If you're paying a bundled rate vs. cost-plus for payment processing, you're likely paying more than you should be to accept payments.
In its general sense, cost-plus pricing refers to how a company profits from items or services it sells, through a transparent markup of the base cost. In the payment card industry, it is also known as "Interchange-Plus Pricing" because the interchange fee is the base, with the “plus” portion referring to the markup rate applied by the payment processor as payment for servicing the transaction. This “plus” rate is usually a percentage. The benefit of cost-plus pricing is the consistency and transparency of the markup rate, which is often less than tiered-pricing models that are oddly bundled.
Payway uses cost-plus pricing so you never pay more than you should. We charge the actual interchange rate based on card type plus 10 cents per transaction.* With cost-plus pricing, you’ll always know exactly how much of a cut your processor is taking from a transaction, even if you don’t know the interchange rate in advance.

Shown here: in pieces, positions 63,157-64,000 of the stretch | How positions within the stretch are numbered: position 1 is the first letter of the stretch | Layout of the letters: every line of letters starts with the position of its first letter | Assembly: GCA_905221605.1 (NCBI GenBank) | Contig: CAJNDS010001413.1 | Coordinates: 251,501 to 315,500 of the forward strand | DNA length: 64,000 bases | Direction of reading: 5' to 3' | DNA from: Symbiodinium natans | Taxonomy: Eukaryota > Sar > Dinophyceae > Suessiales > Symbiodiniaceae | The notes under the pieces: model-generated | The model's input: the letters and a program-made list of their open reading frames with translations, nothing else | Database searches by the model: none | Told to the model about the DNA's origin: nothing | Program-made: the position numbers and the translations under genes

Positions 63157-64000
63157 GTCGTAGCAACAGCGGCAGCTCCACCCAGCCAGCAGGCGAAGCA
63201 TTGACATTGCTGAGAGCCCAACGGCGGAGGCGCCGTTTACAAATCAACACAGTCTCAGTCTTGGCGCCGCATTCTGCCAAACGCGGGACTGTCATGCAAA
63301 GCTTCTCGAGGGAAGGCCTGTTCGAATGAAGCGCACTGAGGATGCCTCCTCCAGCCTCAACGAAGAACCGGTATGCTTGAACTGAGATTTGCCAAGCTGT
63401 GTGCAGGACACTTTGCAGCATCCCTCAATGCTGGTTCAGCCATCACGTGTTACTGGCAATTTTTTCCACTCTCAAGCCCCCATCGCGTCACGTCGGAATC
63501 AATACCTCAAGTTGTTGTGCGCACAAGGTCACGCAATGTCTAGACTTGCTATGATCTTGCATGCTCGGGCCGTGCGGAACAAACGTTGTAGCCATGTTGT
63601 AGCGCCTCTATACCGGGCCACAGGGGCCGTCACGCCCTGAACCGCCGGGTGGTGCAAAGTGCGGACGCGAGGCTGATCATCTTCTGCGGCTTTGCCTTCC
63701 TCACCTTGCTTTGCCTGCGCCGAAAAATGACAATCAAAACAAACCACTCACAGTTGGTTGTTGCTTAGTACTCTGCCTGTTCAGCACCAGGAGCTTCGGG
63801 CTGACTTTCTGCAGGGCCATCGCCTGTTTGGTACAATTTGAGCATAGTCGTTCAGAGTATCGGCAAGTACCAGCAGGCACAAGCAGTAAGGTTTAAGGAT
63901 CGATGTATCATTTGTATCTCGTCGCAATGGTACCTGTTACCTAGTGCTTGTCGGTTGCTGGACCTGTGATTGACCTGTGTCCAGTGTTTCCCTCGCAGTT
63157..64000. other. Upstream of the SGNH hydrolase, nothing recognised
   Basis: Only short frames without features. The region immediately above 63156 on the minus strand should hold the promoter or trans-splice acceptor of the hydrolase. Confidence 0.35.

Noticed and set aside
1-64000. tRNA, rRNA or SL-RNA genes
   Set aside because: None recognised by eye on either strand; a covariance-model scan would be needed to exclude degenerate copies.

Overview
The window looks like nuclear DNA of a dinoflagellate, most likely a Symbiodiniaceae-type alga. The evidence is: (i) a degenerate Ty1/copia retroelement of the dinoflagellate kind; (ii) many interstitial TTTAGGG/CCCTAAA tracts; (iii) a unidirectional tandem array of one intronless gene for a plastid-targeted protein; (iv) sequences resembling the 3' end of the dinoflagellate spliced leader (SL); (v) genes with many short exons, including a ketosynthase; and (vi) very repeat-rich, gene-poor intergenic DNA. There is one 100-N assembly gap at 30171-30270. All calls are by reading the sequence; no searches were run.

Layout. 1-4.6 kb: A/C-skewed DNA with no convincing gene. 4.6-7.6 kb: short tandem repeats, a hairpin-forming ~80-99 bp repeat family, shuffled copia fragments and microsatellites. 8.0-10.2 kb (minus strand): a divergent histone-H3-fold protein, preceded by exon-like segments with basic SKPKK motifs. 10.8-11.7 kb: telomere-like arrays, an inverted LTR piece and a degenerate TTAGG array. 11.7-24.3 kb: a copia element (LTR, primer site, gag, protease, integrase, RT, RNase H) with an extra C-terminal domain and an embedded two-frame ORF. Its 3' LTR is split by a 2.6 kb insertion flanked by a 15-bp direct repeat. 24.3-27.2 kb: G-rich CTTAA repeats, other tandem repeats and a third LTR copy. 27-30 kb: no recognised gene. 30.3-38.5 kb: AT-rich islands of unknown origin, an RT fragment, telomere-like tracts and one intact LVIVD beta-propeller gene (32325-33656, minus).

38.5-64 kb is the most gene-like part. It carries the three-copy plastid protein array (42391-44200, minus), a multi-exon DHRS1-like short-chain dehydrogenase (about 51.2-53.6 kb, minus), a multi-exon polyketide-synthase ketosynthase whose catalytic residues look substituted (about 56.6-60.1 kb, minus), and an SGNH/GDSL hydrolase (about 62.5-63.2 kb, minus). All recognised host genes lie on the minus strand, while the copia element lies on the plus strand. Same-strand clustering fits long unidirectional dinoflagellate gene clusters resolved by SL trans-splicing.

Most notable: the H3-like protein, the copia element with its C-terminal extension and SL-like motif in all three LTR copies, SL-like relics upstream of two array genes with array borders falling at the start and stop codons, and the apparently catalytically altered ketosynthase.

On the other hand, if your processor is charging you bundled or flat-rate pricing, you're likely paying more than you should be to accept payments. Bundled rate pricing combines the interchange and the processor’s markup into a single charge. This pricing is not transparent and you'll have no idea how much of your processing fee is going to the issuing bank and how much to your processor.
Payment providers such as Square and PayPal, use bundled-rate pricing. This kind of pricing plan will charge the same rate for both debit and credit cards. Under bundled-rate pricing, you’ll be paying far more to process debit card transactions than you would under a cost-plus pricing plan.
How much can you save with cost-plus? See for yourself.
*This pricing is subject to change based on card type, business type, volume, and credit authorization.